Traverse Theatre, Edinburgh
Review by Mark Brown
Following the grim hiatus of 2020, the Edinburgh International Festival is making a careful and tentative return to stages across the city. In terms of the considerably truncated theatre offering, this means that the flagship play, Medicine, by the acclaimed Irish dramatist Enda Walsh, is being presented (as per Scottish Government protocols) to much reduced, physically distanced, mask-wearing audiences at the Traverse Theatre.
Walsh (the writer of such plays as Disco Pigs and Lazarus, which he co-authored with David Bowie), was the toast of the 2007 Edinburgh Fringe with his blistering, dark comedy The Walworth Farce. His new piece, about the medical confinement of a man who has been diagnosed with psychosis, deserves to be equally revered.
Directed by Walsh himself for Dublin-based theatre company Landmark Productions and the Galway International Arts Festival, Medicine takes place in the gymnasium of a psychiatric hospital. There, in-patient John Kane (played by the outstanding Irish actor Domhnall Gleeson) finds himself surrounded (on designer Jamie Vartan’s excellent set) by the detritus of the previous night’s staff party.
It is an inauspicious start to what is, presumably, supposed to be an important part of his treatment. John (who, it seems, has been “sectioned” and, therefore, incarcerated by the state) is preparing to give his “testimony” to two professionals who have been brought in especially for the purpose of meeting him.
However, in the first of many brilliantly absurd twists, these two are not consultant psychiatrists but a couple of peripatetically employed musical theatre performers, both of whom are called Mary. Mary 1 (the wonderfully explosive Aoife Duffin) arrives from her previous gig in the guise of, not one, but two old men. Mary 2 (Clare Barrett on barnstorming form) is en route to a children’s party, and shows up in a splendid lobster costume.
This conceit is unlikely to be an ironic comment on “drama therapy”. More plausibly, it simply serves Walsh’s imaginative leap into a quasi-surreal situation that reflects the not-so-benign neglect of John’s physical and pharmaceutical confinement. (John, meanwhile, is so institutionalised that he agrees with the external, male voice of authority – which we all hear – that it is correct that he be incarcerated).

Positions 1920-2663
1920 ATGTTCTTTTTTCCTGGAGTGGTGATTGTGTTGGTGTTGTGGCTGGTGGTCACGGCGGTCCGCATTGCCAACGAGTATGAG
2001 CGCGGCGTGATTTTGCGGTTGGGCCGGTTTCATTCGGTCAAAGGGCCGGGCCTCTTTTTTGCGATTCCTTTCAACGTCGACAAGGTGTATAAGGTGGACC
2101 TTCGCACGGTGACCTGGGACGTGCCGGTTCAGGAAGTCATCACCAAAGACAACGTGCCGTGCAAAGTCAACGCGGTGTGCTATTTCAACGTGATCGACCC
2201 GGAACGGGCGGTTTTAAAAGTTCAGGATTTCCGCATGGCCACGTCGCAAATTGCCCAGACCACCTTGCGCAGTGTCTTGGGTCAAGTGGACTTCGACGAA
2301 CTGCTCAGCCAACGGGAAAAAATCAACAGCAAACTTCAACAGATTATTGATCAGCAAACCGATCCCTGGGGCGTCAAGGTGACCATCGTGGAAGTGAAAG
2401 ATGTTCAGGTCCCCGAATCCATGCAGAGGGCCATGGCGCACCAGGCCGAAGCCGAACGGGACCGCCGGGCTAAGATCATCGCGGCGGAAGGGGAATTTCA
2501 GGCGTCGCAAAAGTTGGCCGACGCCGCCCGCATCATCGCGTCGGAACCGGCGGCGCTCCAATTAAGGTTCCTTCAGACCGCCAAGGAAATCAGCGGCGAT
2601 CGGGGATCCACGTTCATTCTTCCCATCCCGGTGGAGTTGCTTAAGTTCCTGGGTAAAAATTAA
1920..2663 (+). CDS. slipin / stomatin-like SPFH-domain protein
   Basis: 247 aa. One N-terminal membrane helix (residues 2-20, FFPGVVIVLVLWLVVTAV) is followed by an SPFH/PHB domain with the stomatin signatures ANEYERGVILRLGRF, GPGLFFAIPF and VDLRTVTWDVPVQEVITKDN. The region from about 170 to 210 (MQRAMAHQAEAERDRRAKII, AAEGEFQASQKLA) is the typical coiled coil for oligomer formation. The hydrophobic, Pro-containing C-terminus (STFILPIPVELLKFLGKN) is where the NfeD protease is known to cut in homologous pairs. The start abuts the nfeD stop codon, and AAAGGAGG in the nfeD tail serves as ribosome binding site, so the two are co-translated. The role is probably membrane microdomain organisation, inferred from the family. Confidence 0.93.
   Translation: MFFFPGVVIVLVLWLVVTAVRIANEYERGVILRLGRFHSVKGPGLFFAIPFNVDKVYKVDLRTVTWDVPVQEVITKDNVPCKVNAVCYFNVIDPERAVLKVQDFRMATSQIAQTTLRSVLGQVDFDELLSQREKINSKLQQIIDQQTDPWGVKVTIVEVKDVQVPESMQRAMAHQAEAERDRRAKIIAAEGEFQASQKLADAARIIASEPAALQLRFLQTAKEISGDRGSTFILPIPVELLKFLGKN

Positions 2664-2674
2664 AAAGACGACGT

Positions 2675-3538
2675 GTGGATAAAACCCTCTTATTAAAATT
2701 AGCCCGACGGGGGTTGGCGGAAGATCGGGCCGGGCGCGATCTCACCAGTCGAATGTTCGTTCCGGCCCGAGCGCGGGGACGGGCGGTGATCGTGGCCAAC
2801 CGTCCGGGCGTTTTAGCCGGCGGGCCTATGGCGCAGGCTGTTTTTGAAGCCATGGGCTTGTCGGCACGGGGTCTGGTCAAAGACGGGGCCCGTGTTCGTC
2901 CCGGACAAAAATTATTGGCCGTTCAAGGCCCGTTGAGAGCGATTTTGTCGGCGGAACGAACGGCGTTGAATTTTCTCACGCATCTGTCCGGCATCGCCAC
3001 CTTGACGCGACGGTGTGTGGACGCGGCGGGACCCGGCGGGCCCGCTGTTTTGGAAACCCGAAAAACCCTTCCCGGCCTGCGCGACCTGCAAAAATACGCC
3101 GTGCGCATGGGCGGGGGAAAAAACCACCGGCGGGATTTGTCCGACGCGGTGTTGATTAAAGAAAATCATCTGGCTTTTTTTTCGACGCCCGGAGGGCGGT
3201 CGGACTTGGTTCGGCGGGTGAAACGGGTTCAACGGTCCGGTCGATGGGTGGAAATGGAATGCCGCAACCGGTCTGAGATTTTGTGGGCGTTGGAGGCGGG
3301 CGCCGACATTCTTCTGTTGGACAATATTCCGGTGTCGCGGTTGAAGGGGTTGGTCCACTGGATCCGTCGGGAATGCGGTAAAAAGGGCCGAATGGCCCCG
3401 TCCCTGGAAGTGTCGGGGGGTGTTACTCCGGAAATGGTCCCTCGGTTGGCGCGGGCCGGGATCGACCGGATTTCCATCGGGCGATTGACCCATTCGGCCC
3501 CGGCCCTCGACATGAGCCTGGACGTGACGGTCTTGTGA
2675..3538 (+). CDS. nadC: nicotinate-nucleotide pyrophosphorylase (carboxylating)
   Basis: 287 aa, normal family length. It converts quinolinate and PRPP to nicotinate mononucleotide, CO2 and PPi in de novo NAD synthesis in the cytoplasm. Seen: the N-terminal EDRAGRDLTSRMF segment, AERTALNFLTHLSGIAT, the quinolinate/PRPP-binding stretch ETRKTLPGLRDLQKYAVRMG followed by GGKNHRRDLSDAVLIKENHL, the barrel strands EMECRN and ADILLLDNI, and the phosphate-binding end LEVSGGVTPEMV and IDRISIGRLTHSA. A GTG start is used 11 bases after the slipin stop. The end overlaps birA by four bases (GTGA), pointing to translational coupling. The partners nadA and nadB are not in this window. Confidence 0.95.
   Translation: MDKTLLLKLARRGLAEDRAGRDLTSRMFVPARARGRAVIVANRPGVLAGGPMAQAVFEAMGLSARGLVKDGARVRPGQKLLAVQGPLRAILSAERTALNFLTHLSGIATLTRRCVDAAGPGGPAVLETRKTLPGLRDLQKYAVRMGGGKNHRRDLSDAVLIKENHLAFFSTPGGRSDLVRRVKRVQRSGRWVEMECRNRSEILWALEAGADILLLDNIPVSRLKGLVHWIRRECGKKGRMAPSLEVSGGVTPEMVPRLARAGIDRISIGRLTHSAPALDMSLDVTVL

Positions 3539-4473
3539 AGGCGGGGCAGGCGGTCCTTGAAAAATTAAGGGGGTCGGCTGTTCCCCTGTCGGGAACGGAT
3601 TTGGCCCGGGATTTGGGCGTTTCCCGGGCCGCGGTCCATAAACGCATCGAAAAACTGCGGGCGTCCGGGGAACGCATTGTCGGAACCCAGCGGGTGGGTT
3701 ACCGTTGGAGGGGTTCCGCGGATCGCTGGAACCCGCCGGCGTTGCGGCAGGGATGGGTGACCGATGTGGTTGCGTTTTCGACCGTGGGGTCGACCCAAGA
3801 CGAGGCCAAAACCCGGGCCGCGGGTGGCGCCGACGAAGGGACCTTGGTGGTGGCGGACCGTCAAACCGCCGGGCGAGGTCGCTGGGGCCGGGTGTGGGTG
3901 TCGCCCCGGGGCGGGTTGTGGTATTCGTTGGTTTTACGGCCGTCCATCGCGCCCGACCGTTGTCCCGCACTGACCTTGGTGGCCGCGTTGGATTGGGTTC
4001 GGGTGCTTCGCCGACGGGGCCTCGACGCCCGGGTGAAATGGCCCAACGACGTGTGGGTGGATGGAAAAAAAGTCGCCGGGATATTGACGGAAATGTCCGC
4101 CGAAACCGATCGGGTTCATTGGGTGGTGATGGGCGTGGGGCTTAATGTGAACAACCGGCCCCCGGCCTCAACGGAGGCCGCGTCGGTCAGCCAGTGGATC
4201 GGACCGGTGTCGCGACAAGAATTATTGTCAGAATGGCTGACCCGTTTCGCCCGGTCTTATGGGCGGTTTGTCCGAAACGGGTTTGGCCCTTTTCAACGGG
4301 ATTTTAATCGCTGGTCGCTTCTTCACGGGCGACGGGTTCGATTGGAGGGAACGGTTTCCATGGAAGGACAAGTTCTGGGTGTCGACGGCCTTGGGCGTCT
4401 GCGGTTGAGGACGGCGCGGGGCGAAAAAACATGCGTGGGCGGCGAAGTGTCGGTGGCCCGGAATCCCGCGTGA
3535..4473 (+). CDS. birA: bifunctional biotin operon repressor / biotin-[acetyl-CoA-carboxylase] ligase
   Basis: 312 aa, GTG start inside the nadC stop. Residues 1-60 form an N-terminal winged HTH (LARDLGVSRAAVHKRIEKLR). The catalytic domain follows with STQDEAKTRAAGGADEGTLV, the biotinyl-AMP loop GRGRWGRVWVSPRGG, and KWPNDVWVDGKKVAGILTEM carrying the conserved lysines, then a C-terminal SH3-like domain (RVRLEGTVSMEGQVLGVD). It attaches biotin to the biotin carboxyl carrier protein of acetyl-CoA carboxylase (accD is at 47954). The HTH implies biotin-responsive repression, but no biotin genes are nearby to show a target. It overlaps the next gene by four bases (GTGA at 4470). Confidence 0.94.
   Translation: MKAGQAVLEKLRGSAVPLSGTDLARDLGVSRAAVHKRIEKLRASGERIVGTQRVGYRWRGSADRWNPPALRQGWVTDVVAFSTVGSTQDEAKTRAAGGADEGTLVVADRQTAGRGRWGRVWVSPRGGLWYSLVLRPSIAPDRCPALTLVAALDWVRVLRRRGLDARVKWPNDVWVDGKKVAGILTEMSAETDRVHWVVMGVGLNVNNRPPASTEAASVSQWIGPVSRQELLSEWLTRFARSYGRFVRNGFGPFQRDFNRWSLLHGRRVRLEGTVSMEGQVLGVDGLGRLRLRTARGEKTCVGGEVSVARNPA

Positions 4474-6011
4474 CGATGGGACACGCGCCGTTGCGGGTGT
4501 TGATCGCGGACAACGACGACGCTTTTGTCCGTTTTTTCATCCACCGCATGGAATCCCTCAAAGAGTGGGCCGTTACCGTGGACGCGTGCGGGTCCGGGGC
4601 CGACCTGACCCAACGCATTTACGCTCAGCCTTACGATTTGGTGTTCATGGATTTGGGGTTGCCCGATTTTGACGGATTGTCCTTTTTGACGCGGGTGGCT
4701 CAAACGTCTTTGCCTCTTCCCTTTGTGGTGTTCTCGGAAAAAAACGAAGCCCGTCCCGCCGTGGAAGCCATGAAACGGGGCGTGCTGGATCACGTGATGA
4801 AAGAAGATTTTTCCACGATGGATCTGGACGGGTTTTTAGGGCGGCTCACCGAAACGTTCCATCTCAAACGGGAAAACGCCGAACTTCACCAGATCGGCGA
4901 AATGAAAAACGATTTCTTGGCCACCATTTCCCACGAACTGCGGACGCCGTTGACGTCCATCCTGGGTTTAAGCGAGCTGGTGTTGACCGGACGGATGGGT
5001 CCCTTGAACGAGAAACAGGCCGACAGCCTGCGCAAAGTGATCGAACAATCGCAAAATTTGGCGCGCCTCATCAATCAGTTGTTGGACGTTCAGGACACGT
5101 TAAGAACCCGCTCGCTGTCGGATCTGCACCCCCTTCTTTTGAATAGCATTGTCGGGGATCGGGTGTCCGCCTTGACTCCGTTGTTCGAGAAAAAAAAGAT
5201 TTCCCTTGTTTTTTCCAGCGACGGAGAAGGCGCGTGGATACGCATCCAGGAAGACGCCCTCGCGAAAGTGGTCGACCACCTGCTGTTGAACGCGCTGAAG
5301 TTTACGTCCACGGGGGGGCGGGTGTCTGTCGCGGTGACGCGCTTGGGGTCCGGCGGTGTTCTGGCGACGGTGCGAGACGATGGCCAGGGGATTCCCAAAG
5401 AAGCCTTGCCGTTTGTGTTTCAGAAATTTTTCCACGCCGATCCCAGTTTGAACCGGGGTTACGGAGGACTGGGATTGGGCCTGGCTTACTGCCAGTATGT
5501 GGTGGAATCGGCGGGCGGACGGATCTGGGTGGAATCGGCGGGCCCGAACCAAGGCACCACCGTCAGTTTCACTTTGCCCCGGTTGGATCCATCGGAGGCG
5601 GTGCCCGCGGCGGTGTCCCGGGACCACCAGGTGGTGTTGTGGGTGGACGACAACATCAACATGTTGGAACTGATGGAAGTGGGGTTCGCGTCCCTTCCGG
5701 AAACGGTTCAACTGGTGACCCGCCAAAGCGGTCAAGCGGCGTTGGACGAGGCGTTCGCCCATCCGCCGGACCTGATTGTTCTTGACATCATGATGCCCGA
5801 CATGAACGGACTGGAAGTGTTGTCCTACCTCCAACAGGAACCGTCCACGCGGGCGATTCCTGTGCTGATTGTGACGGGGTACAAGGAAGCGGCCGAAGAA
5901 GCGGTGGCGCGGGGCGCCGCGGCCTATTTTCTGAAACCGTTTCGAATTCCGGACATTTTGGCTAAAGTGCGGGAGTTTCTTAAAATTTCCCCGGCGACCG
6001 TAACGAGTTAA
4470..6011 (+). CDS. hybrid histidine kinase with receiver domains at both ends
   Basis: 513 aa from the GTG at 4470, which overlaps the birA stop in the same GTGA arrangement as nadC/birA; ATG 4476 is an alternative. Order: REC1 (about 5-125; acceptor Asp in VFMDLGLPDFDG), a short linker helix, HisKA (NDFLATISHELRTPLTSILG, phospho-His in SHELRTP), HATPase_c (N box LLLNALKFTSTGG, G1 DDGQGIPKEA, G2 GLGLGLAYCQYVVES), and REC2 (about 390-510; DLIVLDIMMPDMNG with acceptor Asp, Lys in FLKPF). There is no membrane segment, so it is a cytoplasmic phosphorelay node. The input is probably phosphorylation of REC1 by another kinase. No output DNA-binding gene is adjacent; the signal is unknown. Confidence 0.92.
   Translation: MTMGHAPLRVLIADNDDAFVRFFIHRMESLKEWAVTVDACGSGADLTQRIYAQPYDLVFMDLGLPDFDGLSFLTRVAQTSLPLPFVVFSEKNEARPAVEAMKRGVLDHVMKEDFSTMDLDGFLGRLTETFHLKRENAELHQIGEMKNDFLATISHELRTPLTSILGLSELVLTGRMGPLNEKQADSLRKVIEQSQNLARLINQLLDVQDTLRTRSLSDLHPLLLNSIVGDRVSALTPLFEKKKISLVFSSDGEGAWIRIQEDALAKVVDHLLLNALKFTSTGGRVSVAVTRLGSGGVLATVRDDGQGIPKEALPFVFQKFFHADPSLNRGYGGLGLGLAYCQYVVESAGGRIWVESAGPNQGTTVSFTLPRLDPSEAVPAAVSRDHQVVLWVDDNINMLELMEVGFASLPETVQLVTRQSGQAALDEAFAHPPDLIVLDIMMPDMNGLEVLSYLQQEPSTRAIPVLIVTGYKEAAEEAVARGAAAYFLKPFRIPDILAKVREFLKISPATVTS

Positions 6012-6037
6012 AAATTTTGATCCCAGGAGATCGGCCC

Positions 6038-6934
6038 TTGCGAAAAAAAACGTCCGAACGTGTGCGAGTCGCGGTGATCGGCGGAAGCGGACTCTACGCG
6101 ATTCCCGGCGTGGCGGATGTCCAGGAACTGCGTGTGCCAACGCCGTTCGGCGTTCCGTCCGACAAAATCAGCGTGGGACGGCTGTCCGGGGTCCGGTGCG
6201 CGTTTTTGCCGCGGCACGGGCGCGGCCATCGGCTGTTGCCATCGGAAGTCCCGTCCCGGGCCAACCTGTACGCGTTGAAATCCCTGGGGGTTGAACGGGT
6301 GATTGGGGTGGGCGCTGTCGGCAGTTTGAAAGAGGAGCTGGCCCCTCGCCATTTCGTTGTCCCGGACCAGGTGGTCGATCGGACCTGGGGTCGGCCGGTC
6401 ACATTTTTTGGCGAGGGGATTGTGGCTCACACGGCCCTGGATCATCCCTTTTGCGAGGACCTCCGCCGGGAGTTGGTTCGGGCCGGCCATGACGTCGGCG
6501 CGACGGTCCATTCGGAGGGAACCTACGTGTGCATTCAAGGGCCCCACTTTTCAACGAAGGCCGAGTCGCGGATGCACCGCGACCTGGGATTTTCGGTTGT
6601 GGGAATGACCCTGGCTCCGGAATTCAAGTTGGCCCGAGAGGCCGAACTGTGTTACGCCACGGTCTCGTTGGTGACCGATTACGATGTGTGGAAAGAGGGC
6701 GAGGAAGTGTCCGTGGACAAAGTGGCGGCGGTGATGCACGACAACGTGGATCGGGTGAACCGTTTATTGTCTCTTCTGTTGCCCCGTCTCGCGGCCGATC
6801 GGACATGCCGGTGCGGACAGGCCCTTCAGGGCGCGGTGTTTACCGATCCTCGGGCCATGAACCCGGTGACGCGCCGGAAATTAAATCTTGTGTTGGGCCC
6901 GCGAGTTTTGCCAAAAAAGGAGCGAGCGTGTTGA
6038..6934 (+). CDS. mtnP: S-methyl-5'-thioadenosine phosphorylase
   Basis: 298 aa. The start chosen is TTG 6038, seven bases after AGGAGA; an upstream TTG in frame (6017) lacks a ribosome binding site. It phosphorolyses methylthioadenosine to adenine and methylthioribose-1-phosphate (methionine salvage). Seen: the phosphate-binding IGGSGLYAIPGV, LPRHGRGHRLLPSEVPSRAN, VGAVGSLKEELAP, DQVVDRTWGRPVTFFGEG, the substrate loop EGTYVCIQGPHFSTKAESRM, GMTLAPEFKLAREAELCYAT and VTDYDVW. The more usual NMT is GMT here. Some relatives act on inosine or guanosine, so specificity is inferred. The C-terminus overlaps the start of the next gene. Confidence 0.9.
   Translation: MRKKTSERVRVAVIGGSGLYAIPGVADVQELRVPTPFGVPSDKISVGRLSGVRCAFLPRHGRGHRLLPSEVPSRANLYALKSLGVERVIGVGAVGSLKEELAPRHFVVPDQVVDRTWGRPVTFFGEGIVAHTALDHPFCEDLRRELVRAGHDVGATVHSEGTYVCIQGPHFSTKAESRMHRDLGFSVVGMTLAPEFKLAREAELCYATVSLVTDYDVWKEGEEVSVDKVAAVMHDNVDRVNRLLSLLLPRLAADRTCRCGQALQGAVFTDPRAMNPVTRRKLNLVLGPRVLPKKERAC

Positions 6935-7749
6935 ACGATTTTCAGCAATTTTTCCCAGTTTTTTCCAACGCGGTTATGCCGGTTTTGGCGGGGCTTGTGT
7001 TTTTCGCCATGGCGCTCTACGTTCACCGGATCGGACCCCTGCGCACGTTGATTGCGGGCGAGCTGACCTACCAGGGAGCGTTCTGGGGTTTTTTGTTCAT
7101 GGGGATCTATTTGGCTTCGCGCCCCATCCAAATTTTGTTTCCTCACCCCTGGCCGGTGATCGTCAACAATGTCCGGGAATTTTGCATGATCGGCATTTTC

Walsh’s past work, The Walworth Farce in particular, has drawn comparisons with the plays of Eugène Ionesco, the father of absurdist drama – Medicine can only serve to reconfirm that perception. As with Ionesco’s plays, such as The Chairs, Walsh’s latest piece is constructed of bleakly funny repetition. Much of the comedy of Walsh’s drama comes in the increasingly violent conflict between the Marys (who, in fact, have the script of John’s testimony in their hands), and in composer Teho Teardo’s fabulously diverse use of music.
However, also as with Ionesco, there is something deeper going on beneath the surface of the humorous game that is being enacted.
The play’s strong, emotional undertow turns to powerful, resonating poetics in a series of Beckett-esque monologues in which John recalls episodes from his past life and lost love. In these moments, Gleeson (of Ex Machina and the recent Star Wars films fame) gives a performance that is nothing short of soul-shuddering.
We have watched John blithely accept the medication that deadens his senses. In the monologues, however, he breaks the hold of the chemical cosh, dredging up years of pain and regret from the depths of his being.
Yes, it’s still very early in the proceedings, but Medicine may well turn out to be the finest theatre production in Edinburgh this summer.
Until Aug 29. Tickets: 0131 473 2000: eif.co.uk
This review was originally published on the website of the Daily Telegraph on August 8, 2021
© Mark Brown